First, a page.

WASHINGTON (Reuters) - The U.S. State Department has approved the sale of $785 million in bombs to the United Arab Emirates for the U.S.-led campaign against Islamic State militants in Syria and Iraq, the Pentagon said on Tuesday.
A statement said the Defense Security Cooperation Agency, which facilitates foreign arms sales, told lawmakers on Tuesday that the sales had been approved. Lawmakers have 30 days to block the sale, although such action is rare since deals are carefully vetted before any formal notification.
The proposed sale includes 14,640 bombs and guidance kits, along with other munitions. The kits turn unguided bombs into precision munitions with navigation systems.
Washington views the UAE as an important Sunni Arab ally in the fight against Islamic State, a Sunni group that has taken over parts of Syria and Iraq and has supporters and sympathizers around the world who have carried out bombings and shootings of civilians.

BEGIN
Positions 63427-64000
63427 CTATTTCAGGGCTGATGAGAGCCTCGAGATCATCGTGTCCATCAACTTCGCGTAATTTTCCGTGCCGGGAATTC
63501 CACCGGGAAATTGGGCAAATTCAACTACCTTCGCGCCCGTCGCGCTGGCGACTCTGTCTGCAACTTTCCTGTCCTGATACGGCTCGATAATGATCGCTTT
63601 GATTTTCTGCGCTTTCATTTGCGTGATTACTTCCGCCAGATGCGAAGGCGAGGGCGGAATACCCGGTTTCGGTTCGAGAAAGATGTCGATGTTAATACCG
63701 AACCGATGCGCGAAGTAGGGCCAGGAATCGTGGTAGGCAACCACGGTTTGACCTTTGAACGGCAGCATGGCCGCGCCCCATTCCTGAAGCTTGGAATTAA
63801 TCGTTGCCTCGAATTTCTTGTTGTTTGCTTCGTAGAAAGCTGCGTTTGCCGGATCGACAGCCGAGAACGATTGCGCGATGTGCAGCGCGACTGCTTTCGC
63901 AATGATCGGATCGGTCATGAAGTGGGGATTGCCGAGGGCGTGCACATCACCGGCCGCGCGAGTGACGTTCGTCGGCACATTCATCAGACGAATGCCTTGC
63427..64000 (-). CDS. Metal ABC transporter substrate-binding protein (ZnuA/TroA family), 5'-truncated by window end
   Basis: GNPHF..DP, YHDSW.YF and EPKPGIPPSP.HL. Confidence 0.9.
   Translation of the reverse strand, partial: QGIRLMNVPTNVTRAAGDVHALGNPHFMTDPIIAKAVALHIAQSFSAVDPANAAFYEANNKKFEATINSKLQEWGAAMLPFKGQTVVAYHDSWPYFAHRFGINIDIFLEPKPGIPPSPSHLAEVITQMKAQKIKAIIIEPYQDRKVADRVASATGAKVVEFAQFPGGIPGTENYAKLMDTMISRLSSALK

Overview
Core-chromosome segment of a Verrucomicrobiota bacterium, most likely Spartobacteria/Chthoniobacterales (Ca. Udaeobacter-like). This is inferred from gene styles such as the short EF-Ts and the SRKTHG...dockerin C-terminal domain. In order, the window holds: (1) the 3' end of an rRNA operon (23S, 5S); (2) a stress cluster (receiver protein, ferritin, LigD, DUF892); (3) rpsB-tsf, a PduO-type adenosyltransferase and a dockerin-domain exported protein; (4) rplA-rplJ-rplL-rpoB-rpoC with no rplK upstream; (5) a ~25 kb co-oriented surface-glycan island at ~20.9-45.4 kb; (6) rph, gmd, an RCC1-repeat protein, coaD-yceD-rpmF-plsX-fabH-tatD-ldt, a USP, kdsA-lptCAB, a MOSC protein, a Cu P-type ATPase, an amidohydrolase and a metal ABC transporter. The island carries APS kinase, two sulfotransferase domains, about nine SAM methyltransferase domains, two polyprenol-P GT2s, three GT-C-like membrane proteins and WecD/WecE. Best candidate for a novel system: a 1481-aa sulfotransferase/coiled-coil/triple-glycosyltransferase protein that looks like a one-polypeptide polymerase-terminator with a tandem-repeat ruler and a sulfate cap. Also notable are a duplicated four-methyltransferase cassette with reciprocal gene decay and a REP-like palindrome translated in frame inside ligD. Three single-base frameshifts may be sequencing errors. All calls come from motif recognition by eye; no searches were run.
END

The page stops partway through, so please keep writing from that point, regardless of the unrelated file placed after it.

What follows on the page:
The UAE’s Al Dhafra Air Base hosts about 3,500 U.S. troops and fighter and reconnaissance aircraft used against the militants. The UAE has taken part in air strikes against Islamic State in Syria, although U.S. officials would like Gulf Arab allies to expand their contributions to the air campaign.
Separately, the U.S. State Department also approved the sale of 246 missiles and other equipment to Japan for $821 million, to be used for defense at sea over East Asian and Western Pacific airspace, the Pentagon said. The missiles would be used on two new destroyers being built by Japan.
The principal contractors will be Raytheon Co and BAE Systems, the Pentagon said.
Reporting by Yeganeh Torbati; editing by Grant McCool